Will task force heed court prison-count ruling?
by Peter Wagner, December 15, 2011
Although a lawsuit by Republican Senators seeking to use prison populations to shore up their under-populated districts was thrown out two weeks ago, their efforts to sabotage the law are still with us.
In 2010, Governor Patterson signed a landmark civil rights law requiring that incarcerated people be counted as residents of their home addresses for state and local redistricting purposes. Although most upstate counties already reject the Census Bureau’s prison counts for their own county redistricting, upstate Senators cried foul. And when they retook the majority in the state Senate, the new leadership promptly called for a time-out on implementing the law.
Nine upstate Senators with large prisons filed suit to permanently stop the law. Not among the plaintiffs, however, was Senator Nozzolio, who chairs the Crime Victims, Crime and Corrections committee and who has thousands of prison cells in his district. Instead, in his role as co-chair of the legislature’s redistricting taskforce, he was a defendant and used that position to tell the court that the task force would not defend the lawsuit.
The taskforce even announced that implementation of the law was on hold pending the outcome of the lawsuit. Civil rights groups, good government groups and editorial boards rightly objected to legislators unilaterally pledging to ignore a law before being told to do so by a judge. Under such pressure, the taskforce began to talk about following the law, but the tangible progress hasn’t been forthcoming.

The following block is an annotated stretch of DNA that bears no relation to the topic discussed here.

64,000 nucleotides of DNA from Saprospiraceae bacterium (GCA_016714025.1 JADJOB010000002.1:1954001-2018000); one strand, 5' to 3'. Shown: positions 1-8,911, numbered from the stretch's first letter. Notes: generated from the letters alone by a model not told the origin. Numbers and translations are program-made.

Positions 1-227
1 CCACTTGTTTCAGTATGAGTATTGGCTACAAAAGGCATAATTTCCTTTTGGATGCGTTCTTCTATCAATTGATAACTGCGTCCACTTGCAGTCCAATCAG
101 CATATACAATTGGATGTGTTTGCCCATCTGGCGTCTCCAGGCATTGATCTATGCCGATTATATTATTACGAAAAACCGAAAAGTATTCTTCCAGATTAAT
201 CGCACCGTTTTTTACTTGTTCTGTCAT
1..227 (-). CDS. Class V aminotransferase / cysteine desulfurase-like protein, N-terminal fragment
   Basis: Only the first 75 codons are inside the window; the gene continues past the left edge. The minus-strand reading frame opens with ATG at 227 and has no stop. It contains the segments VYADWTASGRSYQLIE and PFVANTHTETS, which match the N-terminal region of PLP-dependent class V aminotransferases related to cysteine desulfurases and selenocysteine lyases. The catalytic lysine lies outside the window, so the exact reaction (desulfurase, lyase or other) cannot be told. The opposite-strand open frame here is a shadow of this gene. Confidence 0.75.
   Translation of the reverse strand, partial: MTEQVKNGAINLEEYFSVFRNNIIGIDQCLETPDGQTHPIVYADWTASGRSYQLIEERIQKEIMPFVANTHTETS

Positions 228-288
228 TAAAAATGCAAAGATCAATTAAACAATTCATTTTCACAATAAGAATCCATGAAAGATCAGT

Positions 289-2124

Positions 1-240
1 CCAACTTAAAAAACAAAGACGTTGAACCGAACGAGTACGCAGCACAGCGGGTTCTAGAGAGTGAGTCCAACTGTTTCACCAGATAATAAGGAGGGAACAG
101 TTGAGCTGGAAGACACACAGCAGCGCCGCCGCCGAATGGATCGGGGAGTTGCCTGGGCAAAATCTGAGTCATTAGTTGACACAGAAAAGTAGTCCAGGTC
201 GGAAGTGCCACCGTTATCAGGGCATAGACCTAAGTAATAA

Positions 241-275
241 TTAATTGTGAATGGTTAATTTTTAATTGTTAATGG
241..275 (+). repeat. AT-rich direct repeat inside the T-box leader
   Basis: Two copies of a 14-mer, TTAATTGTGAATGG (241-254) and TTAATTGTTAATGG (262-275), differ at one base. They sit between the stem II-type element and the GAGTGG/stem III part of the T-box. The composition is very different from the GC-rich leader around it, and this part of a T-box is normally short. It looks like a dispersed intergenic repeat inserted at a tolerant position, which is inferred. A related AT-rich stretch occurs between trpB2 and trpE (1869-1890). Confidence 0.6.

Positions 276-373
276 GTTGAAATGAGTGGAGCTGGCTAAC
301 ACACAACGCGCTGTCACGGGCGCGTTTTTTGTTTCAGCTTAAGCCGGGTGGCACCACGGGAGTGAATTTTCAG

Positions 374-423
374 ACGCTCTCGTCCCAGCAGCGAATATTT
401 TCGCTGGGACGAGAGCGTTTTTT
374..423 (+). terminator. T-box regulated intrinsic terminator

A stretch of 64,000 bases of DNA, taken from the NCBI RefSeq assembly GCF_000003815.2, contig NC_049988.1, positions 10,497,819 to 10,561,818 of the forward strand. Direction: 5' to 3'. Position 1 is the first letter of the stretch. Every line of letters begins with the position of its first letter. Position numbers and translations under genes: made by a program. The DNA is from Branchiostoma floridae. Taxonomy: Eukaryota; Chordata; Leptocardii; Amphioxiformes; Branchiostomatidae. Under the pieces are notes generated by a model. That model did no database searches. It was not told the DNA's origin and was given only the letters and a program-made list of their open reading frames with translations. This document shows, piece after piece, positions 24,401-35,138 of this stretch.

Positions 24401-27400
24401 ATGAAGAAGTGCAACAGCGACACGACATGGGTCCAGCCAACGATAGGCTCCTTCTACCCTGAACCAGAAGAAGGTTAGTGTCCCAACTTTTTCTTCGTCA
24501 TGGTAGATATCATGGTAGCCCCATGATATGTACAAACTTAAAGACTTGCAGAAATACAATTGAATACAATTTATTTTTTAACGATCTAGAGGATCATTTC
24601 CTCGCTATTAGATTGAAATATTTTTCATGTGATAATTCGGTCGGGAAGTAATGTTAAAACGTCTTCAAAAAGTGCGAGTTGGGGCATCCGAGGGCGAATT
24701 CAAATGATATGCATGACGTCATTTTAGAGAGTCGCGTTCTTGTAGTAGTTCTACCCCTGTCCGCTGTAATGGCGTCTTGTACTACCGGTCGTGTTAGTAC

Figuring out where incarcerated people reside and adjusting the Census Bureau data takes time, but it is not difficult. Maryland has a similar law and they implemented their version in a few months. The prisons provided the data a year ago, and all the taskforce had to do was process it. Eventually, the Assembly completed the process on its own back in September, and asked the Senate to approve their work. Instead, Senator Nozzolio raised challenges to the Assembly’s choice of software. And so the just-for-show bickering continued until the Judge threw out the Senate’s legal case and the charade started to collapse.
Given that they claim they intended to follow the law, the lawsuit’s dismissal shouldn’t have had an impact on the taskforce’s scheduled meeting last week to discuss implementation of the law. Instead, running out of legal arguments, they canceled the meeting.
My best guess is that the Senate’s strategy is to run out the clock. At some point the Senate intends to sheepishly look up and try to tell a federal judge overseeing New York’s compliance with the Voting Rights Act, “Gee, we really wanted to implement this civil rights law, but we found it harder than expected and we just ran out of time.”
If that’s their strategy, it could end sooner than they think. In November, a group of citizens asked a federal judge to take over redistricting. They pointed to several reasons why they do not expect the legislature to complete redistricting in time for the primary elections, and the law ending prison-based gerrymandering was a key part of their argument.
I don’t know how the federal judge will rule, but it would be rational for New Yorkers to conclude that the redistricting taskforce is either unable or unwilling to comply with the law. Clearly, if the redistricting taskforce doesn’t get to work, somebody is going to put them out of a job real soon.